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Kim

Setting Realistic Expectations

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I would like to share with you an email I got few days ago:

"Kim,

I am new to trading options. Matter of fact, I am going to try to make it my new career. I have been reading your strategies and understand some of it. Other parts are a bit confusing to me unless I actually see the steps one-at-a-time and can see what to look for and what the results will be. Can you recommend any books or internet sites where I can learn/practice your strategies? What do you look for in an option? Where do you find the information? I have set aside $10,000 to work with in the beginning in hopes of doubling it at least yearly."

Don't you find it amazing? The guy admits he is new to options, but wants to double the account "at least yearly".

My reply was:
"There is a lot of hype surrounding options trading. Some writers on SA will make you think that doubling your account is an easy task. If it was, we all would be millionaires by now. My advice to you: if you just start options trading, preserving your capital during your first year of trading would be a great achievement"

Here is the problem:
Making money with options is easy. Doing it consistently is much more difficult. People see all the hype and think it is an easy task. To become an engineer you have to study 4 years, and probably another 4 years (at least) to become a good one. Why people expect it to be different in trading?

 

I see sales pages all the time that show you 200%+ returns on some cheap options they bought. But what they don’t tell you is that those trades happen once in a while and are not consistent. Maybe they did make 200%+ on a trade, but that doesn’t happen all the time and to set your expectations that high would be very ignorant.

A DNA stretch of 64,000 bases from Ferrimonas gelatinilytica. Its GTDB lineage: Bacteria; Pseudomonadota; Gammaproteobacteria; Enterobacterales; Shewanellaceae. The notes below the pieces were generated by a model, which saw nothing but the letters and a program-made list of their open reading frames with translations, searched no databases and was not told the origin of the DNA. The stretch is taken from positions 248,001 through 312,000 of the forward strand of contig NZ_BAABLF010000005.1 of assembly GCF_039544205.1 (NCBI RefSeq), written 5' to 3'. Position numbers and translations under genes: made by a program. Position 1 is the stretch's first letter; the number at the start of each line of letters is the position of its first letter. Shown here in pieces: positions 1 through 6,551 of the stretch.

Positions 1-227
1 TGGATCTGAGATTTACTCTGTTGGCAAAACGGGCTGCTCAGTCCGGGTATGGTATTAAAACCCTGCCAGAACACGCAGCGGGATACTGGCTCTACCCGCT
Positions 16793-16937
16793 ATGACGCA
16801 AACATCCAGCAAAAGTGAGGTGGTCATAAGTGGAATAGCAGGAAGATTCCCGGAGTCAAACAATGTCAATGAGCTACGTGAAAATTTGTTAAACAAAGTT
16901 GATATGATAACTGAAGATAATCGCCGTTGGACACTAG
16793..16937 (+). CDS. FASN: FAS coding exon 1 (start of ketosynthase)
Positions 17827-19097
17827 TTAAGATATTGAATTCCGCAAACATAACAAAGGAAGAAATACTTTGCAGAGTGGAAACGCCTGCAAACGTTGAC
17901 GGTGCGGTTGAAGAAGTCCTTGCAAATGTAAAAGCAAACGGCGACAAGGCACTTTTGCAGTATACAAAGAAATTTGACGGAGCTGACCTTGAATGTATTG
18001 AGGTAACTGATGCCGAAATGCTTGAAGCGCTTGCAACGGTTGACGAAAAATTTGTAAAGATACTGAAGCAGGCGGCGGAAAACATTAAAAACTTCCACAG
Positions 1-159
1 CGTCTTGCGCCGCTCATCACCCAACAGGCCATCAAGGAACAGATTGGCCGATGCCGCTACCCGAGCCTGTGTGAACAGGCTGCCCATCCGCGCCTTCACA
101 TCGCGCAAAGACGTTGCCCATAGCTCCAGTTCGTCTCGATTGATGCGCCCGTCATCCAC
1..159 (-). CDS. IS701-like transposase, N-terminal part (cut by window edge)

Setting realistic expectations is very important. I'm a big fun of the "slow and steady" approach. Aim for many singles instead of few homeruns. Be patient. Be prepared to lose for a while - set your goal as capital preservation instead of doubling your account. Think about the risk first. If you take care of the risk, the profits will come.

 

Here’s a quick list of some things to consider as you write down your expectations and goals.

 

1. More traders lose more money than they make. The figures are a little off depending on who you talk to, but it is 80% to 90% (maybe more) who end up losers and leave the business altogether. 

2. Only a small percentage of retail traders are profitable. The numbers get even smaller if you look at a 3-5 year average which measures consistency. Don’t get discouraged, we all fell off the bike before we learned to ride it right? 

3. Paper trade first with a small amount of money. I always recommend members to paper trade everything first. This way you learn how to enter orders, adjust trades, and more importantly learn you’re your mistakes without losing real money. Then when you are ready to invest real money, keep it small. Prove yourself that you can make money with 10k, then increase it to 20k and so on, but do it gradually.